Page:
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abstract = "OBJECTIVES: To explore oxygenation and ventilation status early after cardiac arrest in infants and children. We hypothesize that hyperoxia is common and associated with worse outcome after pediatric cardiac arrest. DESIGN: Retrospective cohort study. SETTING: Fifteen hospitals within the Pediatric Emergency Care Applied Research Network. PATIENTS: Children who suffered a cardiac arrest event and survived for at least 6 hours after return of circulation. INTERVENTIONS: None. MEASUREMENTS AND MAIN RESULTS: Analysis of 195 events revealed that abnormalities in oxygenation and ventilation are common during the initial 6 hours after pediatric cardiac arrest. Hyperoxia was frequent, affecting 54{\%} of patients. Normoxia was documented in 34{\%} and hypoxia in 22{\%} of patients. These percentages account for a 10{\%} overlap of patients who had both hyperoxia and hypoxia. Ventilation status was more evenly distributed with hyperventilation observed in 38{\%}, normoventilation in 29{\%}, and hypoventilation in 46{\%}, with a 13{\%} overlap of patients who had both hyperventilation and hypoventilation. Derangements in both oxygenation and ventilation were common early after cardiac arrest such that both normoxia and normocarbia were documented in only 25 patients (13{\%}). Neither oxygenation nor ventilation status was associated with outcome. After controlling for potential confounders, arrest location and rhythm were significantly associated with worse outcome; however, hyperoxia was not (odds ratio for good outcome, 1.02 [0.46, 2.84]; p = 0.96). CONCLUSIONS: Despite recent resuscitation guidelines that advocate maintenance of normoxia and normoventilation after pediatric cardiac arrest, this is uncommonly achieved in practice. Although we did not demonstrate an association between hyperoxia and worse outcome, the small proportion of patients kept within normal ranges limited our power. Preclinical data suggesting potential harm with hyperoxia remain compelling, and further investigation, including prospective, large studies involving robust recording of physiological derangements, is necessary to further advance our understanding of this important topic.",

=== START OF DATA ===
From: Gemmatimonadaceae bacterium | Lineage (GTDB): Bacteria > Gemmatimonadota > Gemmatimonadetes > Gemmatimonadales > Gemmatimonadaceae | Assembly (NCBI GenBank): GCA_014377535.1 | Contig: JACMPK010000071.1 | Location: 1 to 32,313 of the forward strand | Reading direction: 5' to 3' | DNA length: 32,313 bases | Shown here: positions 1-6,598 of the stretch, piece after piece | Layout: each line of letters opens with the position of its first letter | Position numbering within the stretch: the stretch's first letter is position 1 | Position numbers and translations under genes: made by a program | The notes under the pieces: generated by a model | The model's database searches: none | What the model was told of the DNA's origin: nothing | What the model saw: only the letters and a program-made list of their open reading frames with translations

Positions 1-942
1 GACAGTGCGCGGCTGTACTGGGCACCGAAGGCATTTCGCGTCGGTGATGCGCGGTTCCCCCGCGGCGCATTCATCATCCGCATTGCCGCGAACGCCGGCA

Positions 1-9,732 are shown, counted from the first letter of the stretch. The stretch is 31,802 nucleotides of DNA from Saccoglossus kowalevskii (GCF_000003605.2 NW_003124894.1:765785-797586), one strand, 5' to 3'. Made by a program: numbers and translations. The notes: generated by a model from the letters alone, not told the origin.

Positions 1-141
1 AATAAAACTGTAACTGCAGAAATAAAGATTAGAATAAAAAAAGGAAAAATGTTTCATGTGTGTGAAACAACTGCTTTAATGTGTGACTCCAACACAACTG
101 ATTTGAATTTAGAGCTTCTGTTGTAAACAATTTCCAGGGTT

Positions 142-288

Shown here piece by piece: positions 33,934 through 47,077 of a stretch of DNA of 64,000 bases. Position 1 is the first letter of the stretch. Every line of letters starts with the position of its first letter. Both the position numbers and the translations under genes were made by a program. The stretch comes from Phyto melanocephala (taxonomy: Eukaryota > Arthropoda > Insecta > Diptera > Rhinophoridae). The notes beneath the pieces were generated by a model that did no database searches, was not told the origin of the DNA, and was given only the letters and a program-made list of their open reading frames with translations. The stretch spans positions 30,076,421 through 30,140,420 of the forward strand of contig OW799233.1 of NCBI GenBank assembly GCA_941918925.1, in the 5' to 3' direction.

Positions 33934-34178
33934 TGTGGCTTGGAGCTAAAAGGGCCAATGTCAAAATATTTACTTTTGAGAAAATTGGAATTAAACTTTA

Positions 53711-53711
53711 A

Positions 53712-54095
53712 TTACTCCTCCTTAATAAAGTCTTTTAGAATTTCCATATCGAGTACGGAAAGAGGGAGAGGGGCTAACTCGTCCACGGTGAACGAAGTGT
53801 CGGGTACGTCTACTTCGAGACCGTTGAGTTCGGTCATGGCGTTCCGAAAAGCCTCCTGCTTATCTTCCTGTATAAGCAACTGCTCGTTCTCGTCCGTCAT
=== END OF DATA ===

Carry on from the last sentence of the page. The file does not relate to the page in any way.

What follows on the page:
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AU - Schleien, Charles L.

AU - Shaffner, Donald Harry

AU - Dean, J. Michael